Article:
On Sept. 14, a hurricane watch was posted for the lower Chesapeake Bay, from New Point Comfort to Cape Charles Light. The next day was crazy. Tropical storm warnings overlapped hurricane warnings from South Carolina to New England.
The waiting ended at 6:30 a.m. Sept. 16. Floyd wallowed ashore near Cape Fear, N.C., as a huge, sloppy Category 2 hurricane. Its winds had dropped to less than 100 mph. The threat, experts pointed out, would be from the rainfall.
They were right.
In Wilmington, N.C., more than 19 inches of rain fell in less than 24 hours. Parts of North Carolina received as much as 25 inches of rain before Floyd slobbered into Virginia as a tropical storm. Although its highest sustained winds were 46 mph as it passed over Norfolk Airport, Floyd continued to pour record amounts of rain -- Newport News got 17 inches of rain in three days.
By Sept. 16, both North Carolina and Virginia were sodden messes. Rivers crested at record flood stage levels. Dams and levies were washed away and lakes, such as Lake Powell in Williamsburg, disappeared. Peninsula homes and apartments were left flooded and condemned.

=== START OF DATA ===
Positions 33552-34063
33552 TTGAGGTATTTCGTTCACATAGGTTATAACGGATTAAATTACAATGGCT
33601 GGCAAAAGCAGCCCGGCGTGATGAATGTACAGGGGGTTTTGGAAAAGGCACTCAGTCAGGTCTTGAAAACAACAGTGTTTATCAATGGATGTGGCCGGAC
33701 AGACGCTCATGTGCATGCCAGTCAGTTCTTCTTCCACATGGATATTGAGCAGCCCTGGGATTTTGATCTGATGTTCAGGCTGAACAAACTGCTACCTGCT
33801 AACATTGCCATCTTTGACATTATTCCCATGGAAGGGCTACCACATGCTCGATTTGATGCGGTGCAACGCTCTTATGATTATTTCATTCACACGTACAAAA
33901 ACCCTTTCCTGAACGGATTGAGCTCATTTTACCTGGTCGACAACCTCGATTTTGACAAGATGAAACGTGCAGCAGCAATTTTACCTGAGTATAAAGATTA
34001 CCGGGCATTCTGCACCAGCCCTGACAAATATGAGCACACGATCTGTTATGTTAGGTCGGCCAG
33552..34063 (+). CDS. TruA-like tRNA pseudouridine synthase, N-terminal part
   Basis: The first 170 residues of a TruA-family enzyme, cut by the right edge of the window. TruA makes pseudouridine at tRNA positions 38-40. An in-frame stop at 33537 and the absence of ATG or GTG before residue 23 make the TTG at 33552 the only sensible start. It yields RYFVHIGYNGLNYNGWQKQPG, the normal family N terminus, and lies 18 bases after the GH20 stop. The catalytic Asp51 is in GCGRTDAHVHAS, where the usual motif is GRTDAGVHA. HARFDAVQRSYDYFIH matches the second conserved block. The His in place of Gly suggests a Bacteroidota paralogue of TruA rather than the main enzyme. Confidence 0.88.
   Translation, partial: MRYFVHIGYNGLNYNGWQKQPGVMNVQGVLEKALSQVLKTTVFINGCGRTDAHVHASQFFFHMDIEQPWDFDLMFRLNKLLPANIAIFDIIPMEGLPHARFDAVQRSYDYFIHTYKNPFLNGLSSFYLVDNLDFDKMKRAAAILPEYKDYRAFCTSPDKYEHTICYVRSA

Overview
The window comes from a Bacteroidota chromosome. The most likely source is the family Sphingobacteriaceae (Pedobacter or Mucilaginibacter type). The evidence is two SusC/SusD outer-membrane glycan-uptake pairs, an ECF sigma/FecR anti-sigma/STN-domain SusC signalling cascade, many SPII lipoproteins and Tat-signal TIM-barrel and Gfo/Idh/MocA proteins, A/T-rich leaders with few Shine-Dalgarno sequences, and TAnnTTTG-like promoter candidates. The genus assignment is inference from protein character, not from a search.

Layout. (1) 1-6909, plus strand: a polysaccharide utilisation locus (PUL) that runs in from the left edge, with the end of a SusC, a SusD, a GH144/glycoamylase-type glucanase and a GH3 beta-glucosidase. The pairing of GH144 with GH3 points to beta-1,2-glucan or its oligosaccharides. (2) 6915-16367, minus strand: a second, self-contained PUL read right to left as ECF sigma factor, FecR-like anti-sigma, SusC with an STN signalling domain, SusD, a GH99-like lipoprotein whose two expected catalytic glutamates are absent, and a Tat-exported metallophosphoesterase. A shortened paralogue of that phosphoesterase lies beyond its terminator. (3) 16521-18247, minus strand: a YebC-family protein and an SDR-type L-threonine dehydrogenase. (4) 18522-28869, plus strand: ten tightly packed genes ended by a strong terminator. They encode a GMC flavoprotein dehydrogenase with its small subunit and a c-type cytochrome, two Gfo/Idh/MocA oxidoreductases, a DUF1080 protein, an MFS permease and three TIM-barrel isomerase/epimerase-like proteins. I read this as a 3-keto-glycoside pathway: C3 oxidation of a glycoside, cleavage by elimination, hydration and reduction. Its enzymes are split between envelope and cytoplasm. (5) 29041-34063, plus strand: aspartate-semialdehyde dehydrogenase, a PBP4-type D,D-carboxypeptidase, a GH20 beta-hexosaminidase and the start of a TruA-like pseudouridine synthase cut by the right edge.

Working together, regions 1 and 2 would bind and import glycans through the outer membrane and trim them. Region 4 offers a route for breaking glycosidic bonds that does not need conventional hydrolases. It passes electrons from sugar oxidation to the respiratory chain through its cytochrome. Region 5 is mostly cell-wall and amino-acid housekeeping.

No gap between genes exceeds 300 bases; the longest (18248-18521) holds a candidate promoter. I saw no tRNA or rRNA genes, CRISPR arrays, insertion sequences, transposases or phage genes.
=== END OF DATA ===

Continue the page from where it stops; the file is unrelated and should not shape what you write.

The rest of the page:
The town of Franklin and most of Southampton County remained under water. Repairing and replacing buildings is still going on today.
The 1990s was the second-busiest decade on record with 20 hurricanes; the 1940s produced 23. The century ended with 178 hurricanes having hit the U.S. mainland.
Virginia, however, escaped the century with a couple of surprising statistics. The only direct hit by a hurricane occurred Aug. 23, 1933. The flood tide crested at a record 9.8 feet above normal, sending most of the Peninsula under water.
On Sept. 14, 1944, a weather station at Cape Henry in Virginia Beach measured sustained winds of 134 mph, making that hurricane the only Category 3 storm of the century to punch Virginia.
Now we're starting a new century in the midst of what Gray and other scientists predict will be prime hurricane conditions.